Theravada Buddhism: Definition, Beliefs & Rituals

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  • 0:04 Theravada Buddhism
  • 0:24 Definition
  • 0:57 Beliefs
  • 2:08 Temples
  • 2:24 Rituals
  • 3:23 Lesson Summary
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Lesson Transcript
Instructor: Damon Barta

Damon has taught college English and has an MA in literature.

This lesson will define Theravada Buddhism, one of the two major Buddhist traditions; offer an overview of its beliefs; and briefly describe two of its most common rituals.

Theravada Buddhism

You've probably seen Buddhist monks on television or in the movies. They are usually depicted as quiet types with devastating martial arts skills. Actual Buddhist monks, however, are more complex. They lead disciplined lives of both quiet study and public ritual. Many subscribe to a form of Buddhism known as Theravada.


Theravada Buddhism is the older of two major Buddhist traditions that base their philosophies on the sutras, or teachings, of Siddhartha Gautama, better known as the Buddha. Theravada means ''Way of the Elders'' in Pali, the original language of these teachings. Theravadins only adhere to what they consider to be the original sutras. Theravada originated in India around 500 B.C. and has been practiced in numerous, mostly south Asian, countries. Today it is practiced primarily in Burma, Cambodia, Laos, Sri Lanka, and Thailand.


Theravadin Buddhists aspire to nirvana, or a perfect state of enlightenment. Nirvana comes with the recognition that the ego, or the self, is an illusion that causes us and others pain and suffering. For Theravadins, attainment of nirvana ends a cycle of birth, death, and rebirth characterized by this pain and suffering.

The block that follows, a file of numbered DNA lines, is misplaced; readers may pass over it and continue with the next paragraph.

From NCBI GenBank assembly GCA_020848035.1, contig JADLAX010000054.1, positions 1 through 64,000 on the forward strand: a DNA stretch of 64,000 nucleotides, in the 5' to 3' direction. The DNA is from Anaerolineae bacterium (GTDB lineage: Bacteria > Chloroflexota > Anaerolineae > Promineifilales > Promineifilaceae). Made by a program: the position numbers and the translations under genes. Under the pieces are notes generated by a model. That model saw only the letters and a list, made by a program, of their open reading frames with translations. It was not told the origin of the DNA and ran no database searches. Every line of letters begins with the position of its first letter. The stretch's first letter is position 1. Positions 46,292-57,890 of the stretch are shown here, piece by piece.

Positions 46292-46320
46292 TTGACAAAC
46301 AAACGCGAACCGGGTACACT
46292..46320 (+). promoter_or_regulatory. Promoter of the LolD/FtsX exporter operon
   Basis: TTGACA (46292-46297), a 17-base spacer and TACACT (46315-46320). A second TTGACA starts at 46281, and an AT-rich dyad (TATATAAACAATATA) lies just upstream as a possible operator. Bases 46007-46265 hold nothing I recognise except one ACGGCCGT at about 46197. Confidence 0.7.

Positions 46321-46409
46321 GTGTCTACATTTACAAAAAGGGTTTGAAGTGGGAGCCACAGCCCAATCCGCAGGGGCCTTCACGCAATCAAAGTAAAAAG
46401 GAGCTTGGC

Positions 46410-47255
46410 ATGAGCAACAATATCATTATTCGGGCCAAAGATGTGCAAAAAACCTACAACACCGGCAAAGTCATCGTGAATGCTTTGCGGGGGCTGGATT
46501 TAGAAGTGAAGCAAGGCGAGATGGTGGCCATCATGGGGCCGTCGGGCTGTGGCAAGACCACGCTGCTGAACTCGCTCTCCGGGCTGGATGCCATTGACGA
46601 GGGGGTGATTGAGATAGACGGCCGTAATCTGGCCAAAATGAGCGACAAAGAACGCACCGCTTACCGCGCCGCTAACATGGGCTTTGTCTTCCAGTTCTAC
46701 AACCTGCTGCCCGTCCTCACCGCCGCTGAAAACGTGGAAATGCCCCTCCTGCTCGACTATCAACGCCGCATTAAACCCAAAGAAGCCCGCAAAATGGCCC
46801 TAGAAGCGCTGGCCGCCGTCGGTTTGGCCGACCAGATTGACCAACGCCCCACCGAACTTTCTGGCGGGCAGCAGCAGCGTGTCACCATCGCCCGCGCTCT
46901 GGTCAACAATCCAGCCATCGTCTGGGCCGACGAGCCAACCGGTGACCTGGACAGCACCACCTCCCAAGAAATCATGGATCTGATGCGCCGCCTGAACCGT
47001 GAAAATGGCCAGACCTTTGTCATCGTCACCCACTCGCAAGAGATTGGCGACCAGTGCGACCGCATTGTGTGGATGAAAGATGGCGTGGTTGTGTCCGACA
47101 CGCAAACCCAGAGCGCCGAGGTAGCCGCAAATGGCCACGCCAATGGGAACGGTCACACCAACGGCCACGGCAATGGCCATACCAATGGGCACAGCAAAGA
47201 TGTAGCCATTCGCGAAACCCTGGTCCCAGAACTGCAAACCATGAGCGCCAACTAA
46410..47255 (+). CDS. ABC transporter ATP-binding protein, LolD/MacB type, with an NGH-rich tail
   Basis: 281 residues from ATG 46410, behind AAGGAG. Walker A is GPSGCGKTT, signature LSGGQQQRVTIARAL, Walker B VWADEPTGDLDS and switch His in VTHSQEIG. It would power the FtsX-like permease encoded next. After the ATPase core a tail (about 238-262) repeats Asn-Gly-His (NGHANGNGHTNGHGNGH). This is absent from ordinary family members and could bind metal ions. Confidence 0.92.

Theravadins believe that the path to nirvana lies in arhat, or becoming a perfected being. This path requires rigorous practice and is undertaken only by becoming a monk and passing through the following four stages:

Stage 1 - Sotapanna Stage 2 - Sakadagamin Stage 3 - Anagami Stage 4 - Arhat
Meaning ''one who enters the stream''; a person who realizes that he or she lives under an illusion and catches a glimpse of the true path Meaning ''one who returns once''; a person who has shed many of his attachments to worldly things and who will only have to be reborn once more before he can achieve nirvana Meaning ''one who never returns''; a partially enlightened person who will not return to the human world after death, but exists among other partially enlightened beings Meaning ''one who is worthy''; an enlightened one who will never again be reborn

Becoming an Arhat
Buddhist Monk


The path of the monks and the practices of laypeople often come together at Buddhist temples, which give Theravadin Buddhists a physical place in which to realize their spiritual pursuits. Here, monks can pursue their path to becoming arhats and laypeople can come to bring their offerings, chant, and meditate.

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